Saturday, January 9, 2010
The Ninja Cherry Orchard
The night I went to see “The Ninja Cherry Orchard” over at The Brick Theater in Williamsburg its leading ninja Jason Liebman, called away to a national commercial shoot, was replaced with two other actors (the battle ready Stephen Heskett and Alexis Black. Hey, nunchucks don’t pay the bills!) Yet the stellar cast and crew managed to pull off this classic Russian drama meets circular Monty Python sketch without a hitch. Perhaps because “the show must go on” also happened to be the theme of “The Ninja Cherry Orchard,” its plot an actor’s ultimate Freudian nightmare. After all, what can be worse than performing Chekhov’s somber study of a dying aristocracy when your fellow thespians are continually being annihilated by a stealthy, sword-wielding Japanese assassin?
Writer/director Michael Gardner has struck high/low art gold in much the same way the scholarly Pythons did with their infamous dead parrot skit – only in this case it’s the “dead” actors that the remaining “living” cast must pretend are fine and dandy. Beginning with a fairly standard “Cherry Orchard” that introduces us to grand dame Lubov Andreyevna Ranevsky (a luminous and hilarious Kelley Rae O’Donnell) and her long-suffering relatives and servants Gardner’s play soon drops hints – “We used to run free in the ninja cherry orchard…with the ninjas” – that we’re not in Chekhov territory anymore. Nevertheless all runs smoothly until suddenly a line is interrupted mid sentence by the thumping sound of heavy metal music. The lights dim, a masked man in black bearing a sword appears. Within minutes he’s dispensed of half the cast in a deftly choreographed slaughter. Then he vanishes as quickly as he came, leaving only screaming horrified witnesses. It’s now the job of the old footman Friers (a delightfully dry Aaron Butler) to calm the cast and to get them to carry on like true professionals. Shuffling over to each of the “deceased” he says their lines while animating their limbs as if manipulating ventriloquist’s dummies. The “living” tentatively fall in step and continue with the show – or at least until the end of the act when the “dead” can be replaced with fresh thespians. New updates to the program – which include such dubious credits as Constantin Stanislavski in the role of Gaev and my favorite Ukrainian director Kira Muratova as Charlotta Ivanovna – are passed out. (Well, until the helpful crew member herself becomes a ninja casualty.) Repeat. Repeat. Repeat. Until this audience member was laughing so hard I could barely breathe.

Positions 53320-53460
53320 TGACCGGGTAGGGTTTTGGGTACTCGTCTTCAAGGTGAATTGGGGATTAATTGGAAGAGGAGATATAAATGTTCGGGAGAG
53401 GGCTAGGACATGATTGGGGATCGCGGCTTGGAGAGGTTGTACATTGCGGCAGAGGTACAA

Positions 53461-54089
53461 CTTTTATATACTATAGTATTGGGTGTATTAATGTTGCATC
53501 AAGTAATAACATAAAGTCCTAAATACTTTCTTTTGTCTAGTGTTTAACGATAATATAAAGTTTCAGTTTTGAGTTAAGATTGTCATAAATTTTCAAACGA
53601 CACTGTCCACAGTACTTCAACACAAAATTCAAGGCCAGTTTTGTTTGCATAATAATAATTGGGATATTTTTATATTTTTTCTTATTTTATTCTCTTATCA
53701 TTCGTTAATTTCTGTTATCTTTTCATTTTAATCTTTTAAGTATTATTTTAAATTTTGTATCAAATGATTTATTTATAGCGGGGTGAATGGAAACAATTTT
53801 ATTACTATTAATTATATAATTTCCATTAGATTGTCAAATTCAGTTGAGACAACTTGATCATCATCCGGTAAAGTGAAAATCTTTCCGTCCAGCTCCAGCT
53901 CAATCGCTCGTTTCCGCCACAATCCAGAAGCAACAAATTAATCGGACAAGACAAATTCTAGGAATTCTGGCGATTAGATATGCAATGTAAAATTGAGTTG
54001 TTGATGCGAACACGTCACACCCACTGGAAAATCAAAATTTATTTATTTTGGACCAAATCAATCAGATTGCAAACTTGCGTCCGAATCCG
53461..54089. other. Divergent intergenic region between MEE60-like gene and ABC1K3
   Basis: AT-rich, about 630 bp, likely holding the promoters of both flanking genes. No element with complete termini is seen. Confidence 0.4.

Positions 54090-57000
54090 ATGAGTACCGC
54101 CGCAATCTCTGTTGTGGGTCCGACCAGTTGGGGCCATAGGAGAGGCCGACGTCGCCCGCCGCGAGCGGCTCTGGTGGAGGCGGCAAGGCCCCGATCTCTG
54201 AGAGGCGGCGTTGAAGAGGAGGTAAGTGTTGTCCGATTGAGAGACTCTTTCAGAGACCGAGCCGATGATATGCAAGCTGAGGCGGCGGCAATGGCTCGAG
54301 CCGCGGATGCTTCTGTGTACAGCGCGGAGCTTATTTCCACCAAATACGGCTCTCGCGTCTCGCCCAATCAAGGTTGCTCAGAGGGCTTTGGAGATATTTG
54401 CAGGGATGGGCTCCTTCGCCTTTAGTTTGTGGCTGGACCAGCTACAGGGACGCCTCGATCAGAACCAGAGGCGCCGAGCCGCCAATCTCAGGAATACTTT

By the time the absurdist comedy spirals into characters arming themselves with rifles, multiple ninjas attacking, the revelation of Fiers as a master destroyer of ancient Japanese warriors, and the “Karate Kid” style training of Lubov (who, of course, must chop down the ninja cherry orchard in order to kill the ninja) and the remaining villagers swaddled in white martial arts garb, we’re far, far away from the Russian playwright’s grave chamber piece. Or are we? Maybe the existential dread that hangs over “The Cherry Orchard” has finally found form in an actual tangible serial killer. Besides, the ante will be upped in any slow moving drama if there’s a ninja to keep at bay. Now if only “Life of Brian” had been around back in Chekhov’s day.